Dear Kids of CB East, Bucks County, America, and Society:
Tonight, in just a couple of minutes, a house the next street over from me went up in a red plume of smoke. It was the house of a childhood friend. It was the house right next to my Uncle’s, a house next to my father’s colleague. And in just a few seconds of seeing a trailer destroyed, in just a few seconds of seeing a neighborhood friend put it out with the help of his fire company, and in just a few seconds of seeing the kindness, the helpfulness, the caring…I felt so angry—not at what I was seeing, but at your biased misconceptions of us.
I want to address that.
I want to extend an apology to some of you. I am sorry to those of you who find the existence of my neighborhood an embarrassment and disgrace to even exist. I am sorry that you find a mobile home (aka trailer park) nasty and grimy, unaesthetically pleasing, and filled with people you view as trash that are unfit to walk among you, share classes with you, cover a work shift for you, ride the same school bus at you…
But that’s your problem if you want to call us awful names, give us the finger when we brake in front of you to turn into our development, or start a fight. To the kids I went to high school with, I’m not saying you need to grow up because many of you are already young adults capable of making decisions on how you choose to live your life. It’s just my opinion that negativity won’t get you very far. As long as you’re happy with yourself, I forgive you…although most people say I shouldn’t.
And this is why.
Sure, doctors may not live here, but we have nurses and phlebotomists. We have EMTs and fireman. We house the people that do your landscaping, fix your electric, build your extensions, change your oil, and pump your gas when you’re too lazy to get out of your car.
You may be right in saying that there are a lot of illegal immigrants in this neighborhood and those who have less then perfect pasts, but just like you, the people of Valley View are humans and should be treated with dignity—especially KIDS who have had no choice in choosing to live here. And don’t you dare think that I am giving you a chance to bash their parents or guardians.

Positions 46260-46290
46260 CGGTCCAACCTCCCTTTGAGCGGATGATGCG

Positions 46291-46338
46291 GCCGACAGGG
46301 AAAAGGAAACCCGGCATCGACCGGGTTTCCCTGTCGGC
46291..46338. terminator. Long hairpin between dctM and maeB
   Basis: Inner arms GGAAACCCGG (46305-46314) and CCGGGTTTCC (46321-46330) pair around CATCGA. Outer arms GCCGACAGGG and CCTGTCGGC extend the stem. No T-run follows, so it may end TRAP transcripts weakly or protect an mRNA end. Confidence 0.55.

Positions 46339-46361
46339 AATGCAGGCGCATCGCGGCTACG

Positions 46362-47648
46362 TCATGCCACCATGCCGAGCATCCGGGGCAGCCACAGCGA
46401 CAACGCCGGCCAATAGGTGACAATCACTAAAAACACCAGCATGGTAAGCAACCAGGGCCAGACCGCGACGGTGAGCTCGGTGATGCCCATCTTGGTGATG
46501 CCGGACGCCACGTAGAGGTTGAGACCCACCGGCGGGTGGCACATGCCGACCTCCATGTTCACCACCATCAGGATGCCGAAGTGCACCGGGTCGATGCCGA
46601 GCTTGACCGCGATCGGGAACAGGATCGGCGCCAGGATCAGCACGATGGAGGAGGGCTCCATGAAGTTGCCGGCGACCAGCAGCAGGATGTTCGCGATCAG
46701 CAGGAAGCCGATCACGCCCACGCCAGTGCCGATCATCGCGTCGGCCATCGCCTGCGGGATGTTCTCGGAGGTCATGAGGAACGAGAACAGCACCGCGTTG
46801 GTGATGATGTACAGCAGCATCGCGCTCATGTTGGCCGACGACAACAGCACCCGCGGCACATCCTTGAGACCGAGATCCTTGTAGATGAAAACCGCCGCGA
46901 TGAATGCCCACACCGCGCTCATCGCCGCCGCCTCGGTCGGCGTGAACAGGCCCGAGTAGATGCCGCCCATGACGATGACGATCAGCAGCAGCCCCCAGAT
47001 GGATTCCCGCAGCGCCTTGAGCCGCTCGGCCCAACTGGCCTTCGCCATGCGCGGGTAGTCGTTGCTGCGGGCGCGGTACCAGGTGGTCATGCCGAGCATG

The reason why so many parents move into this neighborhood is so their children can go to one of the best school districts in the state, in the country, but cannot simply afford expensive pieces of real estate. I want to point out to you that this is a Central Bucks EAST neighborhood. So then why is it that a separate bus comes every weekday morning to transport most high school students to West?
Even though it is true that a select few “entitled” Tohickon Middle School and East High School students can bully peers so much into transferring schools, it isn’t fair. You may see us as the bad kids, the ones who will result to punching you in the face if you insult us, but behind that is the breaking of a student’s self-esteem, the breaking of a student’s desire to achieve in school or out. And, it’s frustrating.
It’s frustrating that when I go to get my prescriptions filled, I get into a conversation with the pharmacist who congratulates me on making it through East. Her son just stared middle school, and already he wants nothing to do with my high school. So, she asked me how I did it, so she can pass the advice along, and this is what I said, “I didn’t advertise where I lived.”
She pursed her lips, and offered a shy smile.
What I didn’t tell her was that I never told my friends my address until my Junior Year, hardly had them over. Never dated before I was 18 or gave a guy my number…except for once which ended in an invitation for a booty call. I cried myself to sleep for a week, because he called me a worthless trashy slut when I said, “no.” I worked too hard to not fall into the stereotype of “trailer trash”—took too many honors and APs, tried to involve myself too much in extra curriculars, all while battling depression, all while developing an anxiety disorder. It crippled me, and my senior year of high school, I lived in guidance.
I don’t harbor any resent, or regrets, or judgments, because overall I loved my high school experience. I wouldn’t be the person I am today without it, but some days life was awful because it took all my energy not let man drag me down enough to hate them.
Just like a lot of kids I know who grew up in Valley View, I find happiness in non-material goods, and in accepting that everyone has their own free will. I look for happiness inside myself, because at the end of the day, if my home were to burn down in 2 minutes…burn all my belongings…burn all my money…I know I would be alright. As long as my dad, my three dogs, and I went unscathed, I know I would be happy, and most importantly, thankful.
Would you? I hope so.